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Culinary Therapy

Cooking Believed to Have 
De-stressing and Therapeutic Effects

By Amanda Salazar



At the end of a long day at work, some people want nothing more than to order some takeout and eat dinner on the couch. Another breed of people, however, who look forward to cooking a meal when they get home. 
   For some, cooking isn’t a chore but something soothing, de-stressing, and creative. It can be fun to try new recipes or calming to work one step at a time. Ending up with a successful dish can bring people a sense of accomplishment and pride. 
   As a result, some therapists are starting to look at cooking as a new tool to use during counseling, thus coining the term “culinary therapy.” 
   It’s not a widespread concept right now, but mental health clinician and University of Colorado Denver Assistant Vice Chancellor for Graduate Education Michael Kocet. PhD said he hopes that one day, it will be an established practice. 
   “I refer to cooking or culinary therapy as using cooking in relationship with food to address people’s emotional and psychological issues, either with individuals, families or groups,” Kocet, who was the first to teach about culinary therapy at a university, told Preferred Health Magazine. “Food looks at the relationship between psychology and emotional well-being and functioning.” 



In theory, a culinary therapist would have a kitchen facility in their office or would give their clients cooking assignments that the client would then report back on. Having a therapist enter a client’s home to work in their kitchen could stir up ethical questions, so it likely wouldn’t be the preferred method. 
   Kocet said there are a number of ways that cooking can be therapeutic. It can be helpful to teach people recovering from eating disorders what a healthy relationship with food is and how to properly feed themselves. For people dealing with grief and loss, cooking can be a way to connect with those who've passed, such as by making a deceased loved one's recipes.  
   In other situations, cooking can encourage people to take risks with different dishes and methods. Cooking can also give people a sense of control over something amid an uncontrollable world.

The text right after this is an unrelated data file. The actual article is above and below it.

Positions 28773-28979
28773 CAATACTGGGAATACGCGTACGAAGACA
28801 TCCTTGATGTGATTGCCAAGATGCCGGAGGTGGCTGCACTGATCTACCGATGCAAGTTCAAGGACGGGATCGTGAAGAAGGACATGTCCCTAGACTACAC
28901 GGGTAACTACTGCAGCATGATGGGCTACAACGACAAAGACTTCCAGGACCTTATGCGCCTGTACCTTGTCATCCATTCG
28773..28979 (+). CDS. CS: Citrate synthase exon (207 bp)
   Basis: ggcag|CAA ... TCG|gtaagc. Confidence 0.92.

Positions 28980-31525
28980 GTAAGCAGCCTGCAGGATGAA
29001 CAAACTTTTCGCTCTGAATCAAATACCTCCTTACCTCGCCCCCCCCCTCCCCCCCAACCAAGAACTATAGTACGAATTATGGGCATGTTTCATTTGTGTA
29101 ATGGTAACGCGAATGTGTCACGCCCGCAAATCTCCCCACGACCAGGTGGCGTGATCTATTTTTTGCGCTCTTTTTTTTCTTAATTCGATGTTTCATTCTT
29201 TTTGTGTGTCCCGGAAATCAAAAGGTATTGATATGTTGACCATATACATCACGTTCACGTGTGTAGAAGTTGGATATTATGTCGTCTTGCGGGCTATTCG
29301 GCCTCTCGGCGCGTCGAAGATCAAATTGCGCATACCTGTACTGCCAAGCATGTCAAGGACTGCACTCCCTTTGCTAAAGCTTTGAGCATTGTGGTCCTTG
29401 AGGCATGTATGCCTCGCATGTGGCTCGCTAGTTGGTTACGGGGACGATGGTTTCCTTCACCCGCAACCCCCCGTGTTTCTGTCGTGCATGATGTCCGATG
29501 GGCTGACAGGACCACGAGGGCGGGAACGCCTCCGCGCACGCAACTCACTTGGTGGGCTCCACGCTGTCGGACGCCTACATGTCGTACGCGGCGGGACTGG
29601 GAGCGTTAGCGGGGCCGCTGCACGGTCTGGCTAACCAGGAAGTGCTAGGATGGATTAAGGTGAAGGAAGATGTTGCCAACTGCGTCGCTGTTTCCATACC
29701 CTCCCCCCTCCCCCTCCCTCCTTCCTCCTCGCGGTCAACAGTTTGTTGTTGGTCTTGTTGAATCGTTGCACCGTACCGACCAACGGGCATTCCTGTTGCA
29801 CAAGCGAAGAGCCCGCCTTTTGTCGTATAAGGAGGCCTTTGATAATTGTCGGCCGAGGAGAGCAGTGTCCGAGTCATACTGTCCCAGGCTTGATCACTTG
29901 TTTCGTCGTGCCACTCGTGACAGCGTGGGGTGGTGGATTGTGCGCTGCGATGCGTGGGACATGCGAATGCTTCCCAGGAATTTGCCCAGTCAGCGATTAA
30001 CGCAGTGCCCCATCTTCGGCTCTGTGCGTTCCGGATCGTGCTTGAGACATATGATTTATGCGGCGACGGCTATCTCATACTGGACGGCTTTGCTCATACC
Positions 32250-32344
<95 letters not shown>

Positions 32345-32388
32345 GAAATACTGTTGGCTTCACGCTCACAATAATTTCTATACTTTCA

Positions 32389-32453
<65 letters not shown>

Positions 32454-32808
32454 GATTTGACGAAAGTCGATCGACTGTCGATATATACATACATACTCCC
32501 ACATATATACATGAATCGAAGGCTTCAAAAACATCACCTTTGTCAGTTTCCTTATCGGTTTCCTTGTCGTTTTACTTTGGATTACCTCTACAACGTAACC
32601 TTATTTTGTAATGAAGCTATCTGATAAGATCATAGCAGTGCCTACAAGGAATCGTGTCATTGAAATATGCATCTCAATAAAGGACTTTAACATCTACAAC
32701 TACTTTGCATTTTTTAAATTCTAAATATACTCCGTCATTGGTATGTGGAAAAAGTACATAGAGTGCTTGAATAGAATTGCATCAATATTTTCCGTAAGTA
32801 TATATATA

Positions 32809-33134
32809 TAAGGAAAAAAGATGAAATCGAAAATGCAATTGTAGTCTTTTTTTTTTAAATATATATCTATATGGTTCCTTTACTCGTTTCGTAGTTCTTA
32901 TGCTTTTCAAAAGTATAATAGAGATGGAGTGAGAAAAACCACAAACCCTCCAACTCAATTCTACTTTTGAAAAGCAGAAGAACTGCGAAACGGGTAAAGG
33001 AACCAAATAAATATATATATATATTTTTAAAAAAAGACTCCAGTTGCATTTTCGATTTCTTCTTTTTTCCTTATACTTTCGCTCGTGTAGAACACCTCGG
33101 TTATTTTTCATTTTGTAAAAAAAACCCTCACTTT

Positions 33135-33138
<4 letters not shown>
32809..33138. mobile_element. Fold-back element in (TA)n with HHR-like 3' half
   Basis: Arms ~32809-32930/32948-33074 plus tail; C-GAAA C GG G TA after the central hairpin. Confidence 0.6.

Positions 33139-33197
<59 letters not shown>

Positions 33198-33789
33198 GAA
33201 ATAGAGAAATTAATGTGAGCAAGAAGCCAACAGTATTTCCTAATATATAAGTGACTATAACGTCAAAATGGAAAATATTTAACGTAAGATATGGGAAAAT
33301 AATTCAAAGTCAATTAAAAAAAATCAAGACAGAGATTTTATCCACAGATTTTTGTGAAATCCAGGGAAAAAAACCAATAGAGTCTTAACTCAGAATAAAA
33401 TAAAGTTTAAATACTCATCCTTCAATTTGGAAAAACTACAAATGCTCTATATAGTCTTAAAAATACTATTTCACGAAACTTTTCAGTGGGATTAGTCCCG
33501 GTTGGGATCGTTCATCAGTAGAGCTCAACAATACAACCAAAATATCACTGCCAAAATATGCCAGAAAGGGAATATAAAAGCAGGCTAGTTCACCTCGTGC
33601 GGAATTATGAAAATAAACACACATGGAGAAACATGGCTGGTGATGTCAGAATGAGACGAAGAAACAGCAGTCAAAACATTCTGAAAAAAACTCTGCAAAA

“I think where cooking can be therapeutic is, for example, whether in one’s personal life or work life or other things, maybe someone’s going through a stressful time, maybe they feel like that they don’t have a sense of agency or effect,” Kocet said. “But they can come home, and they can make a loaf of bread or a leg of lamb or a roast chicken and maybe they regain a sense of accomplishment. Like, ‘Okay, maybe in my personal relationships, I don’t feel much in control or like I have a lot of say over what happens, but I can influence this recipe or this dish that I’m making.’” 
   Even professional chefs glean some kind of therapeutic effects from cooking. Food artist and television chef Jonathan Scinto of New York told Preferred Health Magazine that cooking puts him in a good mental state whether it’s on TV or in a more laid-back atmosphere. 


“It helps you think outside the box,” said the host of "Family Kitchen Revivial," a show about bringing people together over a dinner table, airing on Amazon Prime. “I get to create different recipes and try new ingredients. And it kind of takes me to another destination when I’m cooking. I’ll picture myself in Bali somewhere when I’m cooking because I do a lot of Asian and Thai cuisine, and I’ll picture myself in Tuscany and I’ll be thinking about what it’s like to be in those countries as I’m cooking. It puts you in a different mental state.” 
   This still rings true for Scinto’s competitive cooking. Instead of feeling stressful, the atmosphere gives him “a natural high,” 
and can feel cathartic and exciting. 
   Culinary therapy is not yet a formally accepted form of treatment like art and play therapies are. Kocet said that more research needs to be done into how cooking therapy can progress. 

Jonathan Scinto

Jonathan Scinto is Food Artist, TV Host, Creator and host of the hit Prime Video TV series, "Family Kitchen Revival."

He has appeared on TV shows like Food Network "Chopped", FOX's MasterChef 6 and several other networks like ABC, NBC and CBS. The Food Network Hand-picked Chef Jonathan to compete in "Iron Chef Showdown": Battle Autumn Bounty the live version hosted by Alton Brown.

Michael M. Kocet, Ph.D. is Assistant Vice Chancellor for Graduate Education and Professor of Counseling at the University of Colorado Denver. He is a Licensed Mental Health Counselor (MA), a Board Certified Counselor, and an Approved Clinical Supervisor. His professional areas of interest include: ethical issues in counseling; counseling LGBTQ+ clients; grief counseling, and is author of numerous journal articles and book chapters on ethics, LGBTQ and diversity issues.

Michael Kocet, PhD
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